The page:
§ MR. HENNESSY
said, he would beg to ask the First Lord of the Treasury, Whether the Government have taken any steps to carry out the recommendation of the Select Committee on Civil Service Ap- 93 pointments, to the effect "that the experiment of open competition for junior clerkships, tried at the India Board in 1859, be repeated from time to time in the other departments of the Civil Service?"
§ VISCOUNT PALMERSTON
said, the present arrangement for competitive examinations was this—that the candidates for each examination were in the first place examined upon a standard test, to see whether they had what might be called a minimum of the acquirements necessary for the appointments for which they wished to compete. The usual practice then was to select three candidates for every vacancy, who were subjected to competitive examination. It was not intended by Her Majesty's Government to widen that range of competition, and he thought there were good reasons for that determination. If the competition was thrown open to all comers, the result would be that for ten vacancies, instead of thirty, there would be 300 candidates, and there would be spread over a still wider surface the disappointment which was the inevitable consequence even of the limited competition which the Government had established. He thought, that although, the disappointment was an evil, the advantages of competition predominated, and that the effect of appointing three candidates to compete for every vacancy was to benefit the public service. But he thought it would be very hard if they allowed a whole troop of young men to come up for competition, and subjected the greater number to inevitable disappointment, besides diverting their minds from other occupations and pursuits in life, where they would find profitable employment and a useful career.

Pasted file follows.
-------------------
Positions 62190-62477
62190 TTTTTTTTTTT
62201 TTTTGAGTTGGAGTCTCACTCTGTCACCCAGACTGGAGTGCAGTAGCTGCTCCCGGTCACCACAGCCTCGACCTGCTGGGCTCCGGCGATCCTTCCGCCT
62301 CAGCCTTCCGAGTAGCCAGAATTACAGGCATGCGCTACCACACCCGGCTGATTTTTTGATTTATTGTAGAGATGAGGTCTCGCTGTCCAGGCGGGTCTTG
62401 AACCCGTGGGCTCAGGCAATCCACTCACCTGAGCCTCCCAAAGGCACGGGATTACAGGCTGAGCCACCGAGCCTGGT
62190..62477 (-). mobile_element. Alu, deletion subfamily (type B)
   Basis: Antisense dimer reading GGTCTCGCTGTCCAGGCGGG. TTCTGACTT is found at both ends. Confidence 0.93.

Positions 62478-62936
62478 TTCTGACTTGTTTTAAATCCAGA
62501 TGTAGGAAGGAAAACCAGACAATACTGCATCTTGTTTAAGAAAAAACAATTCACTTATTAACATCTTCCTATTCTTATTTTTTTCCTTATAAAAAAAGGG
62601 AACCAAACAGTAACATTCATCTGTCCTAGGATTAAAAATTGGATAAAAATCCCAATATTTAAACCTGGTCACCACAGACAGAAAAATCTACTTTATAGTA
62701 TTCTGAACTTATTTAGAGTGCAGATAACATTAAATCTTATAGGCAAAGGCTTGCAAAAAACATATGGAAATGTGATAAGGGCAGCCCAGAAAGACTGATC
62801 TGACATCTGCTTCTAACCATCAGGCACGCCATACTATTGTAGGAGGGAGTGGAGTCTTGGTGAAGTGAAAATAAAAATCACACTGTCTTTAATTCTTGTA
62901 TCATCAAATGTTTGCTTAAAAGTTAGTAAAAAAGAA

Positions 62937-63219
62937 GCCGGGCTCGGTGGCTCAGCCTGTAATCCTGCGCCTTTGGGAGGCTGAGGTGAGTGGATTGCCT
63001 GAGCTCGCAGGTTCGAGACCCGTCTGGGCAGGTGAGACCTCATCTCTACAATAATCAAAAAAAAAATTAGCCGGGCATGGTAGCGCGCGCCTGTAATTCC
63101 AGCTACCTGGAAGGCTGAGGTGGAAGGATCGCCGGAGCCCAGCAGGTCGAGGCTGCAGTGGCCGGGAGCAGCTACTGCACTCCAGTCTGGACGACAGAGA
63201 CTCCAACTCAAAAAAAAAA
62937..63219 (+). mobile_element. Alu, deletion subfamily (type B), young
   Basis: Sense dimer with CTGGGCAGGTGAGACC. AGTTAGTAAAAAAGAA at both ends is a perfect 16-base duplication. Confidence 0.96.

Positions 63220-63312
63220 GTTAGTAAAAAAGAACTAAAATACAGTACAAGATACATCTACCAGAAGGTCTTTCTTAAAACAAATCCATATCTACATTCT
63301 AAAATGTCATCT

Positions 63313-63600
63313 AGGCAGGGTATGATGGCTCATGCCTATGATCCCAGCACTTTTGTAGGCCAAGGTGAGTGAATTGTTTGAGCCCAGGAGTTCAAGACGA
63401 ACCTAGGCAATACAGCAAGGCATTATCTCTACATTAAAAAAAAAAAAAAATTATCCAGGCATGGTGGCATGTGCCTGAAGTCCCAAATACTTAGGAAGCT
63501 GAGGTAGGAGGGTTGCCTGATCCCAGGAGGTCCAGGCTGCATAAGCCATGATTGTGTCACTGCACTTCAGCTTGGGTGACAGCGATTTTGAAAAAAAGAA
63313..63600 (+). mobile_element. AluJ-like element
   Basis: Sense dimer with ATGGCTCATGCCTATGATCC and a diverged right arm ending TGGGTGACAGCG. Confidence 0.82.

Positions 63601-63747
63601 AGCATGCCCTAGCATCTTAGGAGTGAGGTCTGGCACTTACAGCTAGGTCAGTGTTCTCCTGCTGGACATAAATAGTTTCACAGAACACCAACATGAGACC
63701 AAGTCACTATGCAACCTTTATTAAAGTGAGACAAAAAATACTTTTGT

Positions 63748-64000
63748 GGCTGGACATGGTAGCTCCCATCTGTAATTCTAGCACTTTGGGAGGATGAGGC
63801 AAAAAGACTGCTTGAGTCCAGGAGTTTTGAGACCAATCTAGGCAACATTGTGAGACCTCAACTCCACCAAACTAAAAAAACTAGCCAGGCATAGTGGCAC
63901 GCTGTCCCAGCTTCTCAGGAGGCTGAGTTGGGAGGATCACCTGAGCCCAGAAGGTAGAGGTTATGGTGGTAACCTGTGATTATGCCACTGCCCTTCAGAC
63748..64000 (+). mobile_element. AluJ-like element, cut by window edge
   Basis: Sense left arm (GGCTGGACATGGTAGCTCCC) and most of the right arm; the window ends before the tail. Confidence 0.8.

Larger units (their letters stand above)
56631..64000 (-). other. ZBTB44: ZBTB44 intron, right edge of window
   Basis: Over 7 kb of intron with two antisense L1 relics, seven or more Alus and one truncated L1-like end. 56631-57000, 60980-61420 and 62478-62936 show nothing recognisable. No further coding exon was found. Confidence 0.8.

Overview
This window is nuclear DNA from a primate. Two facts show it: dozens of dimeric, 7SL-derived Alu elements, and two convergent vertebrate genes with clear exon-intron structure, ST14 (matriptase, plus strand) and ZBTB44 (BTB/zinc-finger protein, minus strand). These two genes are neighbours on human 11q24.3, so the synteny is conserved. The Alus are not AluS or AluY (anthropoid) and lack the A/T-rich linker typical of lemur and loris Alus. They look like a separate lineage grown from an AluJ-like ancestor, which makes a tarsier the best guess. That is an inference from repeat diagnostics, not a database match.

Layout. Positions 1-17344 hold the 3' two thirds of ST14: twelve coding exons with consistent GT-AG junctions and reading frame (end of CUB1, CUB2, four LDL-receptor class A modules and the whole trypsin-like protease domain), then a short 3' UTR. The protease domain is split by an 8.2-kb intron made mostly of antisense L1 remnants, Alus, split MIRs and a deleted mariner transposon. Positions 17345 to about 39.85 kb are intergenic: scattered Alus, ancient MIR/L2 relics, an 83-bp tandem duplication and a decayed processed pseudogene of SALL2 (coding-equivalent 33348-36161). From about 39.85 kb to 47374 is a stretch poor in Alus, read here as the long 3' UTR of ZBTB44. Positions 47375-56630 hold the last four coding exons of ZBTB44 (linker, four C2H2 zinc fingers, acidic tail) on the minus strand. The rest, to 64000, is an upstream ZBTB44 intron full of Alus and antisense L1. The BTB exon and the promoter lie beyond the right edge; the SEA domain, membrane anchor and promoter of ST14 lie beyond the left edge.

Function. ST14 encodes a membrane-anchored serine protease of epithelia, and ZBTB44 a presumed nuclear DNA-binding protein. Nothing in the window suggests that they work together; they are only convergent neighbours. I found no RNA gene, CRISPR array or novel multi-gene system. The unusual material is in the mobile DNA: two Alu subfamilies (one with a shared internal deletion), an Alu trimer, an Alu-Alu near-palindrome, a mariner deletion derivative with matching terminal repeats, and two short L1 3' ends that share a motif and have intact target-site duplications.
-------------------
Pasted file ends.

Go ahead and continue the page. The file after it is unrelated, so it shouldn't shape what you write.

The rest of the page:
§ MR. WARNER
said, he wished to ask whether the two unsuccessful candidates could compete for the next vacancy?
§ VISCOUNT PALMERSTON
said, that would depend upon the discretion of the head of the department where the vacancy occurred. If there was reason to think that they were well qualified, although not so qualified as the one who had gained the first place, they might be allowed a second trial, but they had no right to claim it.